Very often, the marketing plan is included as a section within a company’s business plan. In that case, the marketing plan may not be as detailed or comprehensive as a standalone marketing plan. Still, whether the marketing plan is integrated in a business plan or a separate document, the core elements must exist within the plan.
It goes without saying that every plan should have a cover page, a legal page or non-disclosure agreement, and a table of contents.
Below is a quick primer on each of the key elements of a marketing plan. It’s based on the Duct Tape Marketing System by John Jantsch. For a detailed look into this highly effective approach to small business marketing planning, I strongly suggest you check out the Duct Tape Marketing System.
So let’s review the elements of a marketing plan now…
Your marketing vision is a summary of your marketing goals, purpose and picture – what your customers would experience if your business could do no wrong. This section should also include an analysis of your marketing goals and how far your business currently is from achieving them. Jantsch calls this the Gap Dashboard.
What’s next among the key elements of a marketing plan?
In this section, you describe your ideal customer. The idea here is to define your ideal customer so clearly and vividly that you then direct all of your marketing efforts towards your idea customer, and drop the rest!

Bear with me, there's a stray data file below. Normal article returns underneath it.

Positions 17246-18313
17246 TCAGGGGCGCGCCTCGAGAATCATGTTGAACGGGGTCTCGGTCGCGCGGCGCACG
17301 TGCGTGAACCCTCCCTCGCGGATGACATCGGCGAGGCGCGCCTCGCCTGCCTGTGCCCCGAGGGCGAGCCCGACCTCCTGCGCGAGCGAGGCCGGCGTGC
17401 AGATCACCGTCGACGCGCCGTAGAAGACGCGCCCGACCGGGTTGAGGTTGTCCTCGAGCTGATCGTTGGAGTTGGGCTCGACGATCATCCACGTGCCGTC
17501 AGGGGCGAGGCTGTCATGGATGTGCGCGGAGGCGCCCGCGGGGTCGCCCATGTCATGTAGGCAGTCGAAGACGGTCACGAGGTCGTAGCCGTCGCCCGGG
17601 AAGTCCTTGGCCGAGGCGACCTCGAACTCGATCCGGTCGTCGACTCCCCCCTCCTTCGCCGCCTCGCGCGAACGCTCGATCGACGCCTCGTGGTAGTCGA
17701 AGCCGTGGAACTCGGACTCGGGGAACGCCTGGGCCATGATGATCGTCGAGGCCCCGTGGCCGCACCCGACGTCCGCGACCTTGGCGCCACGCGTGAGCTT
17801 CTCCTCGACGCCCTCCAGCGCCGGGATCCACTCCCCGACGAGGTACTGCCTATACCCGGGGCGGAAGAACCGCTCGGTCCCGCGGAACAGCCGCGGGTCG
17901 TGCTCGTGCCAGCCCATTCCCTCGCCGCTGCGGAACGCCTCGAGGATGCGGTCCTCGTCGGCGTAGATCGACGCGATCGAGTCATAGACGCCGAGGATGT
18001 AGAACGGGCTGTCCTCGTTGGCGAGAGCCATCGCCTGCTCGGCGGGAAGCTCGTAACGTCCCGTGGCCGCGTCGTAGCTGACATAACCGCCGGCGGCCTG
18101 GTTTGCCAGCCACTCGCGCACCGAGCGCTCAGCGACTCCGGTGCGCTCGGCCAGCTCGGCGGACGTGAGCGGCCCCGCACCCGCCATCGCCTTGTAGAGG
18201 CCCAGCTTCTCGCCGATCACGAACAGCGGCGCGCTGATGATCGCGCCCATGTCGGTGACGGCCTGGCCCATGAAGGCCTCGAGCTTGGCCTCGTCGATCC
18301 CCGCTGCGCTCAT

To do this, you must identify an explicit need or frustration that your existing or would-be customers are experiencing.
Human psychology is motivated by two underlying emotions: avoiding pain and gaining pleasure. So how does your business or product help its customers avoid pain and gain pleasure? The only way to find out is to study or survey customers.
Beyond your customers’ needs, what trends affect your target market? Is it a growing market or a shrinking one, or one that’s evolving?
For example, as people become more tech savvy and more mobile in the way they live and function, is there a growing need for mobile communication devices?
Be sure to carefully study the demographics, lifestyles, beliefs and behaviors of your target market. Also pay close attention to geography – where your target customers are located and where they typically live.